Fortunately for the New Orleans community, the Zurich Classic is still in existence. Fonseca said the event has more than a $30 million impact annually to area. He added that while many tournaments have seen sales decrease during an ever staggering economy, his event – New Orleans’ event – has increased sales four years running.

“Doing that in this recession that we’ve had for a while, post-Katrina, post-BP oil spill, to continue to increase our sales during that time makes a big statement about what this tournament means to the city,” Fonseca said.

It also says quite a bit about the people of New Orleans.

“We pride ourselves on resiliency,” Fonseca said. “It’s in our DNA.”



Newsmaker of the Year: No. 1, Justin Thomas

By Golf Channel DigitalDecember 18, 2017, 1:00 pm

He won a major, captured the FedExCup and was named the PGA Tour’s Player of the Year. It should come as no surprise that Justin Thomas holds the top spot on our Newsmakers list for 2017.

Thomas entered the year ranked outside the top 20, and few might have pegged him for a transcendent campaign. But he kicked off January with a win in Hawaii, added another before leaving the Aloha State and never looked back.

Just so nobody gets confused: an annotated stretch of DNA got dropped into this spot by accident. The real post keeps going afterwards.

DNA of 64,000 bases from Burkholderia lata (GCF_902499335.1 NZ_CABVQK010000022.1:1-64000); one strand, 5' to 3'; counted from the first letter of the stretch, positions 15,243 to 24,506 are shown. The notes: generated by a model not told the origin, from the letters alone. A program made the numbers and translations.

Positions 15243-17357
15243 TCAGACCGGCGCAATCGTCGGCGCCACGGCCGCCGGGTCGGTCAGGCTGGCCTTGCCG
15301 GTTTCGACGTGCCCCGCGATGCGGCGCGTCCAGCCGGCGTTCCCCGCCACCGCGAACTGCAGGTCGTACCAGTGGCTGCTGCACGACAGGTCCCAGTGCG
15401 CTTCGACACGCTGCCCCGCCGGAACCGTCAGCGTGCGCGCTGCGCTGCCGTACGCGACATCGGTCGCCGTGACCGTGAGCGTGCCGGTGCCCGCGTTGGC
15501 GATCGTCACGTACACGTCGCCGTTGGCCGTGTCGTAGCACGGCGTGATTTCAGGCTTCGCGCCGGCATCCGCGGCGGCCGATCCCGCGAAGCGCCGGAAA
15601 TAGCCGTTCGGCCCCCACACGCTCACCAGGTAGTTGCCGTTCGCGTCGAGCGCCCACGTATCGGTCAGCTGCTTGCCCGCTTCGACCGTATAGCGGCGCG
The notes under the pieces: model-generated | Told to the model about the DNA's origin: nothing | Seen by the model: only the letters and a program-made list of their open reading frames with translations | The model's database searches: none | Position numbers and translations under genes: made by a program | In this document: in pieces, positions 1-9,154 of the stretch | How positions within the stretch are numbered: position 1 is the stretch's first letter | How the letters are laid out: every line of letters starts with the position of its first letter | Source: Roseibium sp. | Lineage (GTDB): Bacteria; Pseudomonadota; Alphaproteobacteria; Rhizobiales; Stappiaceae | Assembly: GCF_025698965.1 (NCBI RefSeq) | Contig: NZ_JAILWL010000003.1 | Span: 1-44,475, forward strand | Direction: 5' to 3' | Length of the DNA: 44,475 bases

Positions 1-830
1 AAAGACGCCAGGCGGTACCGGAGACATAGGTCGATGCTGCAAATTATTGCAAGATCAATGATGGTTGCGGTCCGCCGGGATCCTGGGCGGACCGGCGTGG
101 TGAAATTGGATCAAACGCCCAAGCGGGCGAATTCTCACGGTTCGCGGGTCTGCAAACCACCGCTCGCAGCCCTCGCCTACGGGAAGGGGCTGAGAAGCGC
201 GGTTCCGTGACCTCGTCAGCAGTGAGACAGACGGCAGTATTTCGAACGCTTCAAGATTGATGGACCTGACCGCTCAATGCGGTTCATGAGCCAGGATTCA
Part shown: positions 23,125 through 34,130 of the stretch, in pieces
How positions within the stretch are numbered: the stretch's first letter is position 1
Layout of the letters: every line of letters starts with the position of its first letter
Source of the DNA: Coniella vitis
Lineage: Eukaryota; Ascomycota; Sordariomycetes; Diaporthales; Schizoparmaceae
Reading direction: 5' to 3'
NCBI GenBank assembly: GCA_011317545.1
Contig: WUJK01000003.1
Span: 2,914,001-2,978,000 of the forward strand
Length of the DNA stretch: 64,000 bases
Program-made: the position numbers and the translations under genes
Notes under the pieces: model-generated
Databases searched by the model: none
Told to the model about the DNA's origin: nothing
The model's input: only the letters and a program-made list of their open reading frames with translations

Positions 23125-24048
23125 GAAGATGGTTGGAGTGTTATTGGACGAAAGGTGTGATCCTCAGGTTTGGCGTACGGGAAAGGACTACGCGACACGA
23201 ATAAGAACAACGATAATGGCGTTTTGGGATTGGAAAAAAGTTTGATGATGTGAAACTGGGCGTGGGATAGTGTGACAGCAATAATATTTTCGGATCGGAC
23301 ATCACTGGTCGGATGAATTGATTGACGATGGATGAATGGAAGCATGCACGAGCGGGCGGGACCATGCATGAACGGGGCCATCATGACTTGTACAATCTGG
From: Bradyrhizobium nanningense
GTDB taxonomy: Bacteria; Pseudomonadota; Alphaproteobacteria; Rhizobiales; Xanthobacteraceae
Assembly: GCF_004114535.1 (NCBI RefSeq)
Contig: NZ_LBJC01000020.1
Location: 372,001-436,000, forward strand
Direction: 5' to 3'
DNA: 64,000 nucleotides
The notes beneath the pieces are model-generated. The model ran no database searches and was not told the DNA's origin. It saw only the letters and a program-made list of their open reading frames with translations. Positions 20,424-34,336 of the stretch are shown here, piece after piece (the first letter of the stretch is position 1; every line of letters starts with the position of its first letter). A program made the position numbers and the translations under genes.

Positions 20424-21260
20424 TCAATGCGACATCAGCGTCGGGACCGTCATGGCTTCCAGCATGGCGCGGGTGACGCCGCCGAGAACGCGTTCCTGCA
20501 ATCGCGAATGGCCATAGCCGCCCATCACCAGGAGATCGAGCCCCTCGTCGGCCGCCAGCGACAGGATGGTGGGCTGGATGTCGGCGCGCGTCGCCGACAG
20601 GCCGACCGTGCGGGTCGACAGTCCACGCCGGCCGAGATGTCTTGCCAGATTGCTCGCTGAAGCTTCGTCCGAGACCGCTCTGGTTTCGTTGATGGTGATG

Thomas’ seminal moment came in August when he captured the PGA Championship at Quail Hollow for his breakthrough major title. One month after greeting Jordan Spieth behind the final green at Royal Birkdale, this time it was Thomas’ turn to have friends stick around to snap pictures with the trophy that signaled his arrival among golf’s upper echelon.


Full list of 2017 Newsmakers of the Year


In addition to racking up the hardware – five in total, including the inaugural CJ Cup at Nine Bridges in his first start of the new wraparound season – Thomas dazzled with style. His runaway win at the Sony Open included an opening-round 59, and his third-round 63 at Erin Hills marked the first time anyone had ever shot 9 under on a U.S. Open venue.